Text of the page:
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Expansion of __builtin_frame_address
- From: Mark Shinwell <shinwell at codesourcery dot com>
- To: gcc at gcc dot gnu dot org
- Date: Thu, 25 May 2006 15:38:30 +0100
- Subject: Expansion of __builtin_frame_address
I'd like to gather some opinions and advice on the expansion of
__builtin_frame_address, as discussed on gcc-patches last year [1, 2].
This centres on the following comment in expand_builtin_return_addr
arising from revision 103294 last year:
/* For a zero count, we don't care what frame address we return, so frame
pointer elimination is OK, and using the soft frame pointer is OK.
For a non-zero count, we require a stable offset from the current frame
pointer to the previous one, so we must use the hard frame pointer, and
we must disable frame pointer elimination. */
I believe that, when this function is used to expand
__builtin_frame_address (), the first sentence isn't true: in some cases,
a function does care about the value at count == 0. A concrete
example is the glibc backtrace () function  which uses the expression
__builtin_frame_address (0) to determine the starting point for stack
traversal. (It performs subsequent dereferences back down the chain
of frame pointers by itself.)
The wording of the comment in itself is unfortunately not the end of
the issue. Due to the subsequent conditional testing count == 0, the
builtin can expand to an erroneous value when the following conditions
- the expansion function is invoked with count set to zero; and
- the target is such that frame_pointer_rtx and hard_frame_pointer_rtx
do not ultimately yield the same address.
An example of such an invocation occurs during compilation of the
aforementioned backtrace function, and an example of such a target is the
ARM. Currently, calling backtrace () on such a target yields a failure.
Let us just consider how to fix the ARM case for a moment. The obvious
thing to do is to define INITIAL_FRAME_ADDRESS_RTX. However, the correct
semantics of such a macro definition would be to:
- set current_function_accesses_prior_frames to 1, so that FP is not
eliminated in this function; and
- return hard_frame_pointer_rtx.
I hope I'm not alone in thinking that such a side-effecting macro would
be in bad taste.
Let us come back to the more general case. As identified above, when
expand_builtin_return_addr is used to expand __builtin_frame_address (),
we do care about the count == 0 case. I believe that the comment should
be adjusted to reflect this whatever other changes, if any, are made.
As for the remaining problem, I suggest that we could:
(i) always return the hard frame pointer, and disable FP elimination in
the current function; or
(ii) remove this logic entirely (but preserve the means to communicate any
necessity to prevent FP elimination to reload) and insist that all
targets define INITIAL_FRAME_ADDRESS_RTX. Any such solution should
probably adjust INITIAL_FRAME_ADDRESS_RTX so that it doesn't have to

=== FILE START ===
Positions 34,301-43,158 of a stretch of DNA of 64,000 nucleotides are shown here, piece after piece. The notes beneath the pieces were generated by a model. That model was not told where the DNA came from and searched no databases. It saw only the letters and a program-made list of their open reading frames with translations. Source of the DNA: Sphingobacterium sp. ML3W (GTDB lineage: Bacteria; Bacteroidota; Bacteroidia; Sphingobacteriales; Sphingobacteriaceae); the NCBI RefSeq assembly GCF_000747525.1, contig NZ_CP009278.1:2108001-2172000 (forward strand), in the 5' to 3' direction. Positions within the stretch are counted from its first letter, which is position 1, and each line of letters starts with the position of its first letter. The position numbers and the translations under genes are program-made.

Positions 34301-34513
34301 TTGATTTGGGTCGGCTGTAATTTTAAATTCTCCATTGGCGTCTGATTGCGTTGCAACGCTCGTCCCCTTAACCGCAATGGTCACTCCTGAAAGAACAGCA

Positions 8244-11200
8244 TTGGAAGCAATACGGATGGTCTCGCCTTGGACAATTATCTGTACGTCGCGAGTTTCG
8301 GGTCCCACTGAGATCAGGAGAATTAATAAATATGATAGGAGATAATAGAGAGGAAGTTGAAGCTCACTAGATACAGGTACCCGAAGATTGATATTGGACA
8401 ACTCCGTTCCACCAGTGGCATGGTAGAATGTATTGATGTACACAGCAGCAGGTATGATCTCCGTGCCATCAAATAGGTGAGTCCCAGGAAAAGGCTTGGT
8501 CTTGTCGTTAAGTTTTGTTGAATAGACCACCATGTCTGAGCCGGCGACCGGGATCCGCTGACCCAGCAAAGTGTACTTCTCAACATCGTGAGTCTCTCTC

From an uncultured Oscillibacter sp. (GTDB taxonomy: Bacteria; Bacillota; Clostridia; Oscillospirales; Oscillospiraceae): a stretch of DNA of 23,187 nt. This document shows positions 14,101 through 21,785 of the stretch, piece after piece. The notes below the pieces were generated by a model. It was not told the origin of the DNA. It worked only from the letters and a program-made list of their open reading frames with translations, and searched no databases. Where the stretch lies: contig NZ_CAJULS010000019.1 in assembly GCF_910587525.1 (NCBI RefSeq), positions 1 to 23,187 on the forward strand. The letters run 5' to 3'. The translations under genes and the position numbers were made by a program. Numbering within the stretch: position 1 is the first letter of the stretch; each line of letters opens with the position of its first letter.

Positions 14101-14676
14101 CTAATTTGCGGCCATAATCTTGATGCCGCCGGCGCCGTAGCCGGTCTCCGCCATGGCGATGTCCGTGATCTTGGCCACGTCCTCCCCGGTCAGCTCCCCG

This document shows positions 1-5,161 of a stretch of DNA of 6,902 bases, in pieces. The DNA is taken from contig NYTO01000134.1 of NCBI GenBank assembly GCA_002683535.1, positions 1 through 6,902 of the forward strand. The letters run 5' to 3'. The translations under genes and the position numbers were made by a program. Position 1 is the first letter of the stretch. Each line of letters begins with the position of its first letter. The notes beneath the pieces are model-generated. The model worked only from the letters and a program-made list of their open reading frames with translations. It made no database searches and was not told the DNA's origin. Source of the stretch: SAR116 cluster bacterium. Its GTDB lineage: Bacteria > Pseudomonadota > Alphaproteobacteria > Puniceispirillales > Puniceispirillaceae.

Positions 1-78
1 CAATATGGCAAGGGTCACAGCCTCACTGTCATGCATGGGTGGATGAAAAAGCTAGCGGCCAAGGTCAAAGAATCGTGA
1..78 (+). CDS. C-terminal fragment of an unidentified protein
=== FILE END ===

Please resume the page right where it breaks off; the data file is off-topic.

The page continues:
cause a side-effect in order to communicate the information about the
frame pointer. Or...
(iii) ...the same as option (i), but allow targets to define another macro
that will cause the default code to use the soft frame pointer rather than
the hard frame pointer, and hence allow FP elimination. (If such a macro
were set by a particular target, am I right in thinking that it would be
safe to use the soft frame pointer even in the count >= 1 cases?)
Option (ii) is in some ways the most satisfactory, as it would provide
more certainty (particularly if another target were to be added) that
the code is doing the right thing. However it involves a moderate amount
of work and I would assume that the current level of enthusiasm in this
regard is approximately the same as last year :-)
Option (i), which is in all but name the "solution 5" approach  proposed
last year, means that the "count == 0" case is elevated to the same level
of importance as the "count > 0" cases, in line with the use in
backtrace (). The problem with this is that on platforms where the
soft and hard FPs coincide there is going to be a slight
performance degradation, as identified previously, whenever these
builtins are used. Someone with more experience will have to enlighten
me as to whether this penalty would actually be significant: my
intuition tells me that in fact it would not be, though perhaps there are
oft-used occurrences of these builtin expansions that I don't know about.
(On how many platforms is it the case that the soft and hard FPs actually
coincide? If there are platforms where they do _not_ coincide, then
presumably those targets can be affected in the same way as I identify
above for ARM? I'm confused because the current code seems to assume
(in the count == 0 case) that the soft and hard FPs coincide, yet uses
the hard rather than the soft FP for count >= 1.)
Option (iii) gives the advantage of a working default and removes the
pessimization on a target-by-target basis, just when it is known to be
safe. If I'm correct in thinking that the setting of the "soft frame
pointer" macro would enable the soft frame pointer to be used no matter
what the value of count, then this option actually permits FP elimination
than the present code.
I tend to think that option (iii) might be best, although perhaps it
is overkill and option (i) would do. But I'm not entirely sure;
still being a gcc novice I have to admit to not being quite thoroughly
clear on this myself at this stage. So any advice or comments would be
 sysdeps/generic/backtrace.c in a glibc distribution.